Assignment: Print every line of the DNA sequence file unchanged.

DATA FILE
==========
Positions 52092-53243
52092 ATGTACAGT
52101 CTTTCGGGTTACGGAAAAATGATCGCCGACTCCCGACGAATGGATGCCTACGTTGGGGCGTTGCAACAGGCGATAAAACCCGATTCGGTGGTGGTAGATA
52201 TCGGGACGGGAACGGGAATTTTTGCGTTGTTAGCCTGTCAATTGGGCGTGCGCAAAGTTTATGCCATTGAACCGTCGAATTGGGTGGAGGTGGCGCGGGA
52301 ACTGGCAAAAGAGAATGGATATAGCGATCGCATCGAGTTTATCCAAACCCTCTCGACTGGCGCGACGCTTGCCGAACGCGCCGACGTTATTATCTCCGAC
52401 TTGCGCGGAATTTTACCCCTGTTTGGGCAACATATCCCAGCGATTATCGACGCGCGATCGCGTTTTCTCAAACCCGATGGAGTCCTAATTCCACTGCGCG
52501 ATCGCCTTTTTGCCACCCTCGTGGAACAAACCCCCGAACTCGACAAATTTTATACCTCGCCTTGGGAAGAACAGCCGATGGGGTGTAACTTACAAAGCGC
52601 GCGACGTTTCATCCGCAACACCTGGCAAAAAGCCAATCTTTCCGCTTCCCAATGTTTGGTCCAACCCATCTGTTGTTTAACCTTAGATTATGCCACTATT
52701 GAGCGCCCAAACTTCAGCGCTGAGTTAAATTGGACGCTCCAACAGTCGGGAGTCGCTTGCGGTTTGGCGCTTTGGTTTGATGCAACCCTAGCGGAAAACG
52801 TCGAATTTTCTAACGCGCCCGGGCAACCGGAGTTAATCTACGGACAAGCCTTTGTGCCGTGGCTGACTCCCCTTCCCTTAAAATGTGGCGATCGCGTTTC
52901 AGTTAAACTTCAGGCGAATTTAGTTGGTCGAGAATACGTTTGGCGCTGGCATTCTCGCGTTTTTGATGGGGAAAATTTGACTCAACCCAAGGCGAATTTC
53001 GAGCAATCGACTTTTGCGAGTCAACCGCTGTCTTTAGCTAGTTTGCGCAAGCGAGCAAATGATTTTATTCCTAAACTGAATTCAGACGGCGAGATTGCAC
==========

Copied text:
Positions 52092-53243
52092 ATGTACAGT
52101 CTTTCGGGTTACGGAAAAATGATCGCCGACTCCCGACGAATGGATGCCTACGTTGGGGCGTTGCAACAGGCGATAAAACCCGATTCGGTGGTGGTAGATA
52201 TCGGGACGGGAACGGGAATTTTTGCGTTGTTAGCCTGTCAATTGGGCGTGCGCAAAGTTTATGCCATTGAACCGTCGAATTGGGTGGAGGTGGCGCGGGA
52301 ACTGGCAAAAGAGAATGGATATAGCGATCGCATCGAGTTTATCCAAACCCTCTCGACTGGCGCGACGCTTGCCGAACGCGCCGACGTTATTATCTCCGAC
52401 TTGCGCGGAATTTTACCCCTGTTTGGGCAACATATCCCAGCGATTATCGACGCGCGATCGCGTTTTCTCAAACCCGATGGAGTCCTAATTCCACTGCGCG
52501 ATCGCCTTTTTGCCACCCTCGTGGAACAAACCCCCGAACTCGACAAATTTTATACCTCGCCTTGGGAAGAACAGCCGATGGGGTGTAACTTACAAAGCGC
52601 GCGACGTTTCATCCGCAACACCTGGCAAAAAGCCAATCTTTCCGCTTCCCAATGTTTGGTCCAACCCATCTGTTGTTTAACCTTAGATTATGCCACTATT
52701 GAGCGCCCAAACTTCAGCGCTGAGTTAAATTGGACGCTCCAACAGTCGGGAGTCGCTTGCGGTTTGGCGCTTTGGTTTGATGCAACCCTAGCGGAAAACG
52801 TCGAATTTTCTAACGCGCCCGGGCAACCGGAGTTAATCTACGGACAAGCCTTTGTGCCGTGGCTGACTCCCCTTCCCTTAAAATGTGGCGATCGCGTTTC
52901 AGTTAAACTTCAGGCGAATTTAGTTGGTCGAGAATACGTTTGGCGCTGGCATTCTCGCGTTTTTGATGGGGAAAATTTGACTCAACCCAAGGCGAATTTC
53001 GAGCAATCGACTTTTGCGAGTCAACCGCTGTCTTTAGCTAGTTTGCGCAAGCGAGCAAATGATTTTATTCCTAAACTGAATTCAGACGGCGAGATTGCAC